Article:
A Member Blog by Co’Bella Monroe
On June 11, 2014, I attended the City Council meeting at City Hall with BreakOUT!
to address the many problems that affect LGBTQ citizens in the criminal (in)justice system in New Orleans. We were invited to attend by Human Rights Watch Megan McClemore, who was presenting on findings and recommendations from the report, In Harm’s Way: State Response to Sex Workers, Drug Users, and HIV in New Orleans.
Also presenting was Women With a Vision.
The Committee, the Community Development Committee, was chaired by Councilmember Cantrell and was particularly interested in the health impacts of over-policing, the use of condoms as evidence of prostitution, the criminalization of transgender women, and disproportionate rates of HIV among the Black LGBTQ community.
One of our Core Member Leaders (and Founding Member), Lhundyn, addressed the Council with testimony explaining how transwomen live in constant fear for their safety on the streets in New Orleans, particularly around police officers. Even though I have never been harassed by a police officer, the tragic testimony depicted how an officer sexually harassed an anonymous BreakOUT! member on her way home from a member meeting and helped myself and the Councilmembers see how traumatizing police harassment can be.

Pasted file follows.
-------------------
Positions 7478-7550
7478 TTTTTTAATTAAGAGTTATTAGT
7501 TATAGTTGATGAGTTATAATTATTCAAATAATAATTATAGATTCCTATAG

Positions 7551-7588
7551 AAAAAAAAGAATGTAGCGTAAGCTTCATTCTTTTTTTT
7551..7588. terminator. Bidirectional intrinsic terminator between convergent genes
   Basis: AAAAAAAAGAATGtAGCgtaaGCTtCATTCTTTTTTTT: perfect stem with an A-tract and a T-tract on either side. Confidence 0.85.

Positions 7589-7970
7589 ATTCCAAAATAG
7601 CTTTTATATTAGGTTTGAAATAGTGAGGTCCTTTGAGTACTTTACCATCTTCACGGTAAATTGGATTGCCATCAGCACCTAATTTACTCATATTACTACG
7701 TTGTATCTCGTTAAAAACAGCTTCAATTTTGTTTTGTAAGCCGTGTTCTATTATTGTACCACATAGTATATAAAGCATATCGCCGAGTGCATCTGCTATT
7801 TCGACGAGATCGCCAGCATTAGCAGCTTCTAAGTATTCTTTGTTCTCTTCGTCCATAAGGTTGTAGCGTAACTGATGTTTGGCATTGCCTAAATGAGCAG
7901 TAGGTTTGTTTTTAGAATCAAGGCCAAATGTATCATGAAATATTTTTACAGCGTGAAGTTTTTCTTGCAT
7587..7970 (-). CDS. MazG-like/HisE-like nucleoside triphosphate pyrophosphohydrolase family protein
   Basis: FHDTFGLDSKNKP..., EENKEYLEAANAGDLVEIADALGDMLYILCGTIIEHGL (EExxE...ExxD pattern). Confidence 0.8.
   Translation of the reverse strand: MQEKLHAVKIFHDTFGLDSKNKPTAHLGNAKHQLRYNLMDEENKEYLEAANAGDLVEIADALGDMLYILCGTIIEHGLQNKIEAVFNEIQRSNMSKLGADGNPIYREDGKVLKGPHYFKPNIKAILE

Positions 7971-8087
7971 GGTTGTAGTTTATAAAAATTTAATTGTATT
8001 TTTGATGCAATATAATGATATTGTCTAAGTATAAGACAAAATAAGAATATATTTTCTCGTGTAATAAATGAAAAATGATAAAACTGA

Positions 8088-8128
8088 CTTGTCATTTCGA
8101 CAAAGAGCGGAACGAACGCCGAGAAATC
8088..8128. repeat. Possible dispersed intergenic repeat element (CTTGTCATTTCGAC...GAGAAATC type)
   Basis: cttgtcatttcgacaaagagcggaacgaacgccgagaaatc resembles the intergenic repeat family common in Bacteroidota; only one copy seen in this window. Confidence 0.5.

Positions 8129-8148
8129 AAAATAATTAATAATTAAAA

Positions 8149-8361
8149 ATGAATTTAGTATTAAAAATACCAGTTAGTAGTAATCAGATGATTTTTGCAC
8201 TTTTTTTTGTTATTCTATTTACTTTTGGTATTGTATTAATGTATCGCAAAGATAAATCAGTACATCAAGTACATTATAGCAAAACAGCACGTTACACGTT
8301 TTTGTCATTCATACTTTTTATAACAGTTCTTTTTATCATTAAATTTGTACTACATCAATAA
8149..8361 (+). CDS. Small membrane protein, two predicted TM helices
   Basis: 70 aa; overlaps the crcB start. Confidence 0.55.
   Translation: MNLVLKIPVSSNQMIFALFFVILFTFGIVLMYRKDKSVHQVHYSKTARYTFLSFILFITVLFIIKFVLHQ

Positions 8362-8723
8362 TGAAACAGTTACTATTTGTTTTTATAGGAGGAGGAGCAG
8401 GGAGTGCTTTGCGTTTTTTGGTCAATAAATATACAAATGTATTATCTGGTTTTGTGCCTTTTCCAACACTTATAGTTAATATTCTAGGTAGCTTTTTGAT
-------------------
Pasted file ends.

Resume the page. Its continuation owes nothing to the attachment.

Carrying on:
Invoking empathy was not the only strategy that we used to help the Councilmembers realize the negative impacts of the police and biased criminal justice system in New Orleans. BreakOUT! also brought the heat by bringing data to the meeting, collected from our members themselves in partnership with the National Council on Crime and Delinquency that demonstrated the disproportionate rates of police harassment among transgender young women, including being asked for sexual favors by NOPD officers. The data allowed the Council to see how countless NOPD “man hours” are wasted by the already slim NOPD on harassing and profiling transgender people.
I was surprised at how supportive the Councilmembers were of our testimony and recommendations. You can watch some of their responses on the streaming video online.
Councilmember Cantrell and Councilmember Williams were particularly supportive and we look forward to working more with them in the future.
Even better was the support we got from the audience who came to support us with little advanced notice, in particular, STAND With Dignity from the Workers’ Center for Racial Justice.
When we walked in and saw so many people with their STAND t-shirts on, we felt like anything was possible. Thank you, STAND, for standing with us!
You can find the documents we presented to the Councilmembers here.